This week I pack my bags and head off to my fourth union convention in three weeks. By mid-June I will have attended four more. This is a big convention year for my union with each region and component holding their triennial meetings. My friends at CUPE are in the middle of their provincial division conventions, held annually. A few weeks ago, more than two thousand people assembled in Vancouver for the Canadian Labour Congress convention, now held every three years. I bet every union in Canada has either just finished a convention, or is preparing for the next one. Conventions consume a lot of organizational resources, money and carbon. Unions take them seriously. Organizational charts show them as the primary decision-making body: they are where members get a say on everything the union does. Yet, so often delegates leave conventions grumpy: they complain there is too much grandstanding, not enough time for debate of resolutions, boring, irrelevant. Yesterday, I said to a friend of mine setting off for his own provincial convention, “have a good one.” But what is a good convention?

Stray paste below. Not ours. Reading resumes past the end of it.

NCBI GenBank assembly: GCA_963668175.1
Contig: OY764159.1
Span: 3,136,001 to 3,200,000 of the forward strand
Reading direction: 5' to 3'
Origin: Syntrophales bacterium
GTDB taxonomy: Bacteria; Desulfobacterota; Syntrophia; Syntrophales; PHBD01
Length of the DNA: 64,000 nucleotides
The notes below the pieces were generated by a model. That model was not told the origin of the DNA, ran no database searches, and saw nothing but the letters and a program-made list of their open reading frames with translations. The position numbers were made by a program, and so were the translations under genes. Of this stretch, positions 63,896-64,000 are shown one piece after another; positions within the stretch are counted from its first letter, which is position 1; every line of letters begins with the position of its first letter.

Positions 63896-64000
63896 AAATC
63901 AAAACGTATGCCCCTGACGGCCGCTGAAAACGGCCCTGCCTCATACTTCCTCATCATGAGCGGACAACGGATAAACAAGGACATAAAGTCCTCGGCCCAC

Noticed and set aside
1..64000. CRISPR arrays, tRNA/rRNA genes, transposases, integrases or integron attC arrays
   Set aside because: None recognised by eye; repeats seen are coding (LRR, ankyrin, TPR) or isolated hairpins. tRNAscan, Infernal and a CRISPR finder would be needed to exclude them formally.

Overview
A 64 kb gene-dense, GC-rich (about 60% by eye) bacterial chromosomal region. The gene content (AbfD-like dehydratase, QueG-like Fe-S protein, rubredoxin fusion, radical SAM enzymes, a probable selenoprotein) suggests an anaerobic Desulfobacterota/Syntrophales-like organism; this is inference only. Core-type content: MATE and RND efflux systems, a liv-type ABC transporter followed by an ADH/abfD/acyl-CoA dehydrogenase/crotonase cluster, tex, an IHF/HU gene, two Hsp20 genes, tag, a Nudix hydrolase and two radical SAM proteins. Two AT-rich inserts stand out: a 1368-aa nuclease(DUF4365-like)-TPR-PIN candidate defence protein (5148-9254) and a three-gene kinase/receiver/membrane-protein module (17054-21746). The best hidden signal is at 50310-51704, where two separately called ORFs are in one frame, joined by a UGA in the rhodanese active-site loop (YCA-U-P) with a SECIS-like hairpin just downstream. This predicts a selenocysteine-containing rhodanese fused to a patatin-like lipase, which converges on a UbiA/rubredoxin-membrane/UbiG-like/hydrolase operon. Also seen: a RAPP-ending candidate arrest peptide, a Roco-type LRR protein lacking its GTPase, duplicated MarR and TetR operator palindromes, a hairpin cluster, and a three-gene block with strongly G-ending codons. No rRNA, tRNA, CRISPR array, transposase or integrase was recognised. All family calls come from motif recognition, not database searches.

I asked friends and other delegates attending the last CLC convention that very question. My informal survey suggests that people want to play a decisive role in setting direction, but no one expects this can happen at a convention these days. Those I spoke to say union conventions as carefully choreographed events. Delegates don’t control the agenda. More time is given for speeches from the front of the room than from the floor microphones. A lot of time is spent considering policy papers that cover so much ground that they cease to be much more than a general canvass of all issues rather than a strategic analysis. The requirement to speak only to resolutions written months in advance makes it difficult for delegates to debate developments of the moment. For example, delegates at the last CLC convention were not able to debate an emergency action plan drafted by the leadership in response to the election of the Harper majority government. Even the evening forums, which traditionally have offered a smaller venue for discussion, were turned into stages for cultural performances.